During the winter propane can be a lifesaver, and it’s crucial that your propane appliances are working properly when you living in freezing temperatures. However, sometimes due to the cold temperatures, propane tanks, and systems can become inoperable or malfunction. Before you assume your propane tank is frozen, let’s go over some basic information about propane.
Can propane freeze? Yes, propane can freeze at temperatures below -306°F. However, problems with propane tanks in freezing temperatures are more likely due to low pressure inside the tank than the propane being frozen. More than likely, the pressure inside your tank has dropped significantly due to the cold temperatures, and your appliance is not receiving the proper amount of gas to operate.
While propane is one of the best sources of fuel to use in cold temperatures due to its physical properties and is often recommended for off-grid generators, it does have some issues that can arise in cold weather. Let’s go over some of the properties of propane and why it’s a great fuel source for cold temperatures and some of the issues that can arise as the temperature drops in the winter months.
Propane Properties & Why It’s Unlikely It’s Frozen
Before we go into too much detail about propane tank problems in freezing temperatures and how to resolve them, let’s go over some basic properties of propane.
- Freezing Point: −188 °C; −306 °F
- Boiling Point: −42°C; −44°F
- Pressure at 70°: 124 PSI
As you can see, the freezing point of propane is roughly -306°F. The coldest ever recorded temperature on earth was -129°F. So if you’re having issues with your propane tank, it’s not because it’s frozen.
Unlike other fuels such as gasoline and diesel which can thicken as temperatures drop, propane does not. However, as the temperature drops the pressure inside your tank can drop dramatically. Let’s go over how much this can change and how to check the pressure inside your tank.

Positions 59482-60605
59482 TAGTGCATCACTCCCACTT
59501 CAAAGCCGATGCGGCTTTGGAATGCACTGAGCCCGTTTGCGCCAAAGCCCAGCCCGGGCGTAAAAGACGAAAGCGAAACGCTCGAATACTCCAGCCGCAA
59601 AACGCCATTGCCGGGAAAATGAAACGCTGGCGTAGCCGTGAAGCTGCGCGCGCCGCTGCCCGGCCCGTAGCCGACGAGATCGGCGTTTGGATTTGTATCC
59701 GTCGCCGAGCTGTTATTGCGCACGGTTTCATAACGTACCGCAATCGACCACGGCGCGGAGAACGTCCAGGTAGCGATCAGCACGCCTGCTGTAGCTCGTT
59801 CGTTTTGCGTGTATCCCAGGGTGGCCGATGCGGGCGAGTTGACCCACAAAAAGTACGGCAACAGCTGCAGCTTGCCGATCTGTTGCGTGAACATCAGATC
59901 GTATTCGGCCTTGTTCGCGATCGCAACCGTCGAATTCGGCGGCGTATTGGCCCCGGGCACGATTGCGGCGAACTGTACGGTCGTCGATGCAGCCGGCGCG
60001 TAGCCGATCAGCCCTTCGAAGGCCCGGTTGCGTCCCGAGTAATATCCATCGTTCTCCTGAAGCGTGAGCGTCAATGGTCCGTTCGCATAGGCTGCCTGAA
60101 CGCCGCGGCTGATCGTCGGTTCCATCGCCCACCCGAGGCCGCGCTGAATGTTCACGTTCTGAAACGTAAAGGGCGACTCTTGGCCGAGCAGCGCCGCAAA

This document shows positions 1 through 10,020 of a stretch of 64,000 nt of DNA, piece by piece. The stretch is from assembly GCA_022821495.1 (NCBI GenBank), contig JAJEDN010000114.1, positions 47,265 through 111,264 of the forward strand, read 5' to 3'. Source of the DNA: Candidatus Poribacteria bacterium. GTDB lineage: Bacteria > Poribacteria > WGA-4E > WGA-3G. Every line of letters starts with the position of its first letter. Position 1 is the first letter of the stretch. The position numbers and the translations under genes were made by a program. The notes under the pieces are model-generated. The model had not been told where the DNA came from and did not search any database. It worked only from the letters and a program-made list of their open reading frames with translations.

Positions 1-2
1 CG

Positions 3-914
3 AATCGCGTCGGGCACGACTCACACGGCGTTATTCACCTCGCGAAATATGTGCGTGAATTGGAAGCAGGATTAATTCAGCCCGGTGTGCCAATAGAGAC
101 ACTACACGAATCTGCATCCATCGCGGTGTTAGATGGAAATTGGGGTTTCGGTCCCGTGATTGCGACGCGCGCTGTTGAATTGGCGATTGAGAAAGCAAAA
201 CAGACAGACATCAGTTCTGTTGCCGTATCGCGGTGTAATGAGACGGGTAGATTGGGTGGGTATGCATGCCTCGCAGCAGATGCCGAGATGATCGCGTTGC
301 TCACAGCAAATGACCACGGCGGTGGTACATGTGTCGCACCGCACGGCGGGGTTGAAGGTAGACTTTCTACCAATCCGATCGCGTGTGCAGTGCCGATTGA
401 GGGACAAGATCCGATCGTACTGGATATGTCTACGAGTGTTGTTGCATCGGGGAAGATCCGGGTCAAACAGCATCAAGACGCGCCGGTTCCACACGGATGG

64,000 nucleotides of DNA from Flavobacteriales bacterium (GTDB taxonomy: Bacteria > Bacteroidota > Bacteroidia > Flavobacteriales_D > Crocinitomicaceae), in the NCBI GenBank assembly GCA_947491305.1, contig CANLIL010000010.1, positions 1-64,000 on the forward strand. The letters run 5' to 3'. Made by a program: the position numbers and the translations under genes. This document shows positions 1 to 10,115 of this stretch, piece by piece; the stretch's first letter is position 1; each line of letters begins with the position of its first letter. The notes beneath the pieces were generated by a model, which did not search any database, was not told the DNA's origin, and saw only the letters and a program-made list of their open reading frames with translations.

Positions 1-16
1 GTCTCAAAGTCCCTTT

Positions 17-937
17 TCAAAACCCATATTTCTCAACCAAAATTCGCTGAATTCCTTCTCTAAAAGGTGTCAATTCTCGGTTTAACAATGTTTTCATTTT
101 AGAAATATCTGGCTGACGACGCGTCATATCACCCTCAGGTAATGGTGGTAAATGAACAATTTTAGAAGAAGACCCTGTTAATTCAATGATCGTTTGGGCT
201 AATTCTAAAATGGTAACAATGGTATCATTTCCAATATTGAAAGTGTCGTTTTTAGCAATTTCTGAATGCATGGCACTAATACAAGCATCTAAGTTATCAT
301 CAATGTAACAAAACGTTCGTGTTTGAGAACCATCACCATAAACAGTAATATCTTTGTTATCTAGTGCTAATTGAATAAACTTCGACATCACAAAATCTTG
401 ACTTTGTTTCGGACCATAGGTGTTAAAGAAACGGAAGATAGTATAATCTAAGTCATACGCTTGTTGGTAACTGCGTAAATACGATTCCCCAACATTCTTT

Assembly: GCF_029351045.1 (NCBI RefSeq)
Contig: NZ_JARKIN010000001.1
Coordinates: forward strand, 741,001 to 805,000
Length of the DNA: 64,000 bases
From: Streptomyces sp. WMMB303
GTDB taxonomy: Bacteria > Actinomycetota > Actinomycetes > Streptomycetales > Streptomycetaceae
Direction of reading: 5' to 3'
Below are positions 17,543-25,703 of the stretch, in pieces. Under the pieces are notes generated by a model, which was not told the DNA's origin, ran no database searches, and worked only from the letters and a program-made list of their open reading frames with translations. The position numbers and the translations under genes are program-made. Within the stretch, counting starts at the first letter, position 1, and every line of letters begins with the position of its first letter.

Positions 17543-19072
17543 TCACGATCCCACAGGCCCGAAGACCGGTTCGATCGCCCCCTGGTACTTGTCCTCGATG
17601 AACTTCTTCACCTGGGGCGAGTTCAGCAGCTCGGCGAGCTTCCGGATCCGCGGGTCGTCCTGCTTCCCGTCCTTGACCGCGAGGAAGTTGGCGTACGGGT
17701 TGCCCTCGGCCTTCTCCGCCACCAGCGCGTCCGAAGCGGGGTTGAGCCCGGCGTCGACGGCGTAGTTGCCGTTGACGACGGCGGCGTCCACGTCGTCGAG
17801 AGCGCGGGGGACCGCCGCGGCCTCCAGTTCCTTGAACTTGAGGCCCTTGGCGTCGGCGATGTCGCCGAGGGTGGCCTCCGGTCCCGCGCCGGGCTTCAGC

Propane Tank Pressure & How to Check
While the propane inside your tank is not freezing, what’s actually happening, is the pressure inside your tank has dropped drastically due to this colder temperature, and your appliance isn’t getting enough fuel to operate. As mentioned above, at 70°F, the typical temperature inside a propane tank is roughly 124 PSI. Go down to 32°F and the pressure inside drops to approximately 50 PSI, and at 0°F, just 25 PSI.
Additional factors such as how full the propane tank is, what BTU rating the connected appliance is, and the length of the hose or piping, and you could easily drop below the required pressure to operate your appliance.
How to Check Propane Tank Pressure
If you need to know how much propane you have, there are multiple ways of determining how much propane is in your tank. However, when it comes to knowing what the pressure of the propane in your tank is, there aren’t many options available.
Your main option is to refer to a propane pressure chart, which can tell you the pressure of propane vapor at given temperatures. Below is a basic chart I made for temperatures between -44°F and 120°F.
Your other option is to connect a propane fuel gauge to your tank. However, these typically only tell you how much propane is in your tank, but they measure the pressure to determine what the fill level is. You can buy pressure gauges that measure PSI or WC, however, I haven’t found one that readily connects to ACME connections.